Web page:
A fleet of 3,000 washing machine-like robots working inside Ocado’s London warehouse can fill a 50-item grocery order in just five minutes, the firm claims.
They travel along a grid inside the 563,000 square foot London warehouse and are controlled ‘like pieces on a chessboard’ by an AI air traffic controller.
As they move along the board, coming within a fraction of an inch of each other, they grab items and prepare them to be delivered to the customer in a process that can take just 15 minutes to process an order with 99 per cent accuracy, Ocado claims.
The British online supermarket is now as much a technology company as it is a grocer, licensing its automation system to retailers around the world.
Ocado’s chief of advanced technology, Alex Harvey, said the eventual goal is to become fully automated and have items ‘out the door without a single human touch.’
He told CNN the vision for the future is a warehouses that is run by robots that receive the groceries, put them away, and pick items for delivery to a customer.
A fleet of 3,000 washing machine-like robots working inside Ocado’s London warehouse can fill a 50-item grocery order in just five minutes and any order in 15 minutes, the firm claims
As they move along the board, coming within a fraction of an inch of each other, they grab items and prepare them to be delivered to the customer in a process that can take just 15 minutes to process an order with 99% accuracy, Ocado claims
The British online supermarket is now as much a technology company as it is a grocer, licensing its automation system to retailers around the world
A publicly-traded automation company that produces software and robotics for online retailers.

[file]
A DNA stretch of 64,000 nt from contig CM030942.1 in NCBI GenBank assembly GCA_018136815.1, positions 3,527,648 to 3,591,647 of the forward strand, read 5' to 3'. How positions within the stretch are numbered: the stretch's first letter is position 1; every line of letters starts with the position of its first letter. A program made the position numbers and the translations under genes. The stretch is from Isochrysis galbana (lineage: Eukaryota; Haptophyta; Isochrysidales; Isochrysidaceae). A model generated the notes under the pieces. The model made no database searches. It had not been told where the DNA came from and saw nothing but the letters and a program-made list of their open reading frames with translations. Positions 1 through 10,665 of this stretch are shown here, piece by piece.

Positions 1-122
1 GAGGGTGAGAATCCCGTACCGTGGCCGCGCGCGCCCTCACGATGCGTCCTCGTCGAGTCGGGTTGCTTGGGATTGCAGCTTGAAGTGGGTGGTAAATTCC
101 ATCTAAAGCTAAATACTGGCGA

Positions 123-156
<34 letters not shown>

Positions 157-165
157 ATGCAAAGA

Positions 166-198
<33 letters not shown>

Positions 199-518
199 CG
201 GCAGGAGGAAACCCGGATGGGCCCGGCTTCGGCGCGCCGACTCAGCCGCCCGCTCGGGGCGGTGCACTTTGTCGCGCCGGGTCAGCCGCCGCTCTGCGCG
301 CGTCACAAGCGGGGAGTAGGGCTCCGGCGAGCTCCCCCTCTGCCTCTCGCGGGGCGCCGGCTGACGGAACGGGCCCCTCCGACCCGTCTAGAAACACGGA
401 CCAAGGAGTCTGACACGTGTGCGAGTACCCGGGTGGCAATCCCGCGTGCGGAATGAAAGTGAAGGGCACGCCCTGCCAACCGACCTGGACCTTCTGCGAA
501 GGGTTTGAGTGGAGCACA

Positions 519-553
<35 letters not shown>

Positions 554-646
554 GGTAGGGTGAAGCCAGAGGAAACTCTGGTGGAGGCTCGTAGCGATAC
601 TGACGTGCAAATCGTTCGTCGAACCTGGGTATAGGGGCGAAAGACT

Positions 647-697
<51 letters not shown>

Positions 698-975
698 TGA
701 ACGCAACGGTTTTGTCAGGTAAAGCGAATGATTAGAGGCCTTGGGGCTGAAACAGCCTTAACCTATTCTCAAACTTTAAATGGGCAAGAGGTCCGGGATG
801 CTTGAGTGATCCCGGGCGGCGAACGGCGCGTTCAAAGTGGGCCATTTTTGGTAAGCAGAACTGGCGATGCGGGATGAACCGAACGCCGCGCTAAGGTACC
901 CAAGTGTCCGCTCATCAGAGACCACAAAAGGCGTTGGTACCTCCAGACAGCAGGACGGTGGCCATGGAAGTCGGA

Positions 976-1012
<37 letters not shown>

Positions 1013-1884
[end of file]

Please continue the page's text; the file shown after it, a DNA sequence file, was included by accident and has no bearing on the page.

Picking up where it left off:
When founded it partnered with Waitrose for online shopping, shifting to Marks and Spencer in 2019.
The in-house technology team develops websites and apps, robotic systems, automated warehouse, machine learning, customer service systems and forecasting.
The firm launched its Ocado Smart Platform in 2014, licensing its warehouse technology to a range of international partners.
This includes Kroger in the US, Coles in Australia and Casino in France.
Ocado’s south-east London warehouse includes some of its most advanced automation technology, based around its ‘Ocado Smart Platform’ (OSP).
However, the firm has warehouses throughout the UK using similar automated processes, from large scale mammoth facilities, to what they call ‘micro-fulfilment centres’ for more local delivery.
Recently Ocado has started partnering with large grocery retailers around the world, including Kroger in the US, Coles in Australia and Casino in France to offer a similar service to the one they operate with Marks and Spencer in the UK.
Using a combination of artificial intelligence and pre-programmed routines, the robots move at 13ft per second, avoiding collision through a complex dance.
Each square of the grid that make up the warehouse floor sits atop a stack of up to 21 containers, filled with some of the tens of thousands of products sold by the retailer.
An order is received by the warehouse, triggering the bots into action, following the dance pre-programmed by the controllers and overseen by the AI.
The bot heads towards the container it is looking for, passing a fraction of an inch from another bot as they all move across the grid.
Each of the ‘squares’ in the grid can contain up to 21 containers stacked on top of each other
Ocado’s chief of advanced technology, Alex Harvey, said the eventual goal is to become fully automated and have items ‘out the door without a single human touch’